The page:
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Beyond WindrushRethinking Postwar Anglophone Caribbean Literature$
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J. Dillon Brown and Leah Reade Rosenberg

Print publication date: 2015

Print ISBN-13: 9781628464757

Published to University Press of Mississippi: January 2017

DOI: 10.14325/mississippi/9781628464757.001.0001

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date: 15 December 2017

Beyond Windrush and the Original Black Atlantic Routes: Austin Clarke, Race, and Canada’s Influence on Anglophone Caribbean Literature

Beyond Windrush and the Original Black Atlantic Routes: Austin Clarke, Race, and Canada’s Influence on Anglophone Caribbean Literature

Chapter:
(p.206) Beyond Windrush and the Original Black Atlantic Routes: Austin Clarke, Race, and Canada’s Influence on Anglophone Caribbean Literature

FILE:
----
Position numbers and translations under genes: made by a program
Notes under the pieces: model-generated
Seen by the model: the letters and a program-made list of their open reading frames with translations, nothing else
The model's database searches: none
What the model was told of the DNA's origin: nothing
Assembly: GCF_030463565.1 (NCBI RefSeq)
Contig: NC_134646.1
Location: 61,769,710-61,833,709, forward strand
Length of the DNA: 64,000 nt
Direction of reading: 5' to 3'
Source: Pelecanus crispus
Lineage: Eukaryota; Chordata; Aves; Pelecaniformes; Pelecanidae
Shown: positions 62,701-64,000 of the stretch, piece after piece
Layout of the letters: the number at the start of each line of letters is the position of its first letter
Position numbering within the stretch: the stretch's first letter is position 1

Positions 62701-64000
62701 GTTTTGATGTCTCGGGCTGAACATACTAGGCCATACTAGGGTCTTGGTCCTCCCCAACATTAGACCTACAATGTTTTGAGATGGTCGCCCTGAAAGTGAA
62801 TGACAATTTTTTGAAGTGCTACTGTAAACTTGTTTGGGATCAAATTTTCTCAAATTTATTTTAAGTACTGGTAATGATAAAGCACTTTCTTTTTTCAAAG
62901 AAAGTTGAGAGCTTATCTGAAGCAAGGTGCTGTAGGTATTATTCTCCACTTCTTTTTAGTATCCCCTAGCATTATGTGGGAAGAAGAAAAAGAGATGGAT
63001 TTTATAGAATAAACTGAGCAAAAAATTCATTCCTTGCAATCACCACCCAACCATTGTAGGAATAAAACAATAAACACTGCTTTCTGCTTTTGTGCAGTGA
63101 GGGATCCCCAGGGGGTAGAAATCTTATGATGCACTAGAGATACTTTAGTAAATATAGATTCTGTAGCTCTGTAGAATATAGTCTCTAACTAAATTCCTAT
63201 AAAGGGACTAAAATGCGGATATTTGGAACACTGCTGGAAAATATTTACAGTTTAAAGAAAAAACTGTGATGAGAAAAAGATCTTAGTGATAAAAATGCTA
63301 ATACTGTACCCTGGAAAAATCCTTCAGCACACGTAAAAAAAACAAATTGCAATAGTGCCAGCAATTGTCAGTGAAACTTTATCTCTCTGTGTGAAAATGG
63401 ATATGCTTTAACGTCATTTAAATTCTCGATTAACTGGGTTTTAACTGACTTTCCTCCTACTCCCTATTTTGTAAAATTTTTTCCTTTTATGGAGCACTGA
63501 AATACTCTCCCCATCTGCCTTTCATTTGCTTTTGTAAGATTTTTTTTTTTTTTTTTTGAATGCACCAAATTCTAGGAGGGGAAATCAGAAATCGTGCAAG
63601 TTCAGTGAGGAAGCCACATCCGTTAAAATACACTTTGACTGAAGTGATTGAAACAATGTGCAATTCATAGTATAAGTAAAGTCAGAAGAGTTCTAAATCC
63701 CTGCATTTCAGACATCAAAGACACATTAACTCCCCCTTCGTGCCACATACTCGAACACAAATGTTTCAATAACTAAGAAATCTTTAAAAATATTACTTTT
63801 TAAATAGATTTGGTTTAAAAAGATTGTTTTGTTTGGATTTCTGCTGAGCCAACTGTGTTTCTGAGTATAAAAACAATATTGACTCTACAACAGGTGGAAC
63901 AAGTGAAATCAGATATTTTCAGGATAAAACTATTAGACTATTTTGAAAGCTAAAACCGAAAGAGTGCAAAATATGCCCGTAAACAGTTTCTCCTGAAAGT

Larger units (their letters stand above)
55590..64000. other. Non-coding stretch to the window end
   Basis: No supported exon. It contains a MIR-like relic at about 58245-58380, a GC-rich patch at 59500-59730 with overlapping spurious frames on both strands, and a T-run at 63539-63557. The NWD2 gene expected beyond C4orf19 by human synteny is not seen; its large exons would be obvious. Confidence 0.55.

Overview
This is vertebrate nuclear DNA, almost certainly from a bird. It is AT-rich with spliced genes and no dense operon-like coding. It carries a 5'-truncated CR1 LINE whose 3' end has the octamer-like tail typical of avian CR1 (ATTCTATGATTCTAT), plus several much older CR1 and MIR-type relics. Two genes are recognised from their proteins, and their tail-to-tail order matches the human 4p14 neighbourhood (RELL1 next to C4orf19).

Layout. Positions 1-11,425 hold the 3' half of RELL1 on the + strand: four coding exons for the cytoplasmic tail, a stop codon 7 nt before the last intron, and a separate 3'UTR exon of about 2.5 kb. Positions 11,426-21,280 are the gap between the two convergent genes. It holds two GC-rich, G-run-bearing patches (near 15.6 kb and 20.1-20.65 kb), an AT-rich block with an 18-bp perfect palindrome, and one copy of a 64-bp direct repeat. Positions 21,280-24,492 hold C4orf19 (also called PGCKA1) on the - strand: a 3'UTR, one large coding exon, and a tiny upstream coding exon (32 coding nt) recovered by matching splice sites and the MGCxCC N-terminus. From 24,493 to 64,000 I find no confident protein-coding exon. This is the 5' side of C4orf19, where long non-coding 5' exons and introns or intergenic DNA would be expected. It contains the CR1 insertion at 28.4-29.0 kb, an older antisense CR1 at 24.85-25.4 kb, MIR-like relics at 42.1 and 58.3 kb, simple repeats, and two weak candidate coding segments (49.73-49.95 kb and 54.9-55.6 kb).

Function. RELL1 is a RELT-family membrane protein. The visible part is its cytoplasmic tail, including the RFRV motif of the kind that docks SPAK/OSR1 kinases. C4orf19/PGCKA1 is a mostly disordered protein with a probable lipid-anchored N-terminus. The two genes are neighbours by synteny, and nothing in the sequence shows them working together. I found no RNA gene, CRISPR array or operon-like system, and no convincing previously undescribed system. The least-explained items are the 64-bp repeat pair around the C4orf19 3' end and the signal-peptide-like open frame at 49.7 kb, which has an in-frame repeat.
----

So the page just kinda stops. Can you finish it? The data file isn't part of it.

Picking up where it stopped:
Source:
Beyond Windrush
Author(s):

Michael A. Bucknor

Publisher:
University Press of Mississippi
DOI:10.14325/mississippi/9781628464757.003.0013

This chapter turns to Canada – long an important migration destination from the Caribbean–as an overlooked site of postwar literary production. Employing the example of the Barbadian-born Austin Clarke, an author firmly canonized and even celebrated in Canada, it explores the generative links Clarke’s own career exemplifies between the Caribbean, Canada, the United States, and Britain–a multifaceted transnationalism in conversation with his Windrush peers but equally influenced by the Civil Rights movement in the U.S. and racial politics in Canada. Employing theories of the Black Atlantic and diaspora, the chapter holds Clarke up as an exemplar of literary and political processes that resist containment within an anti-colonial national frame by gesturing outwards, toward a differentially rooted (and routed), insistently global politics of blackness.

Keywords:   Austin Clarke, Canada, Caribbean-Canadian, Black Atlantic, Transnationalism

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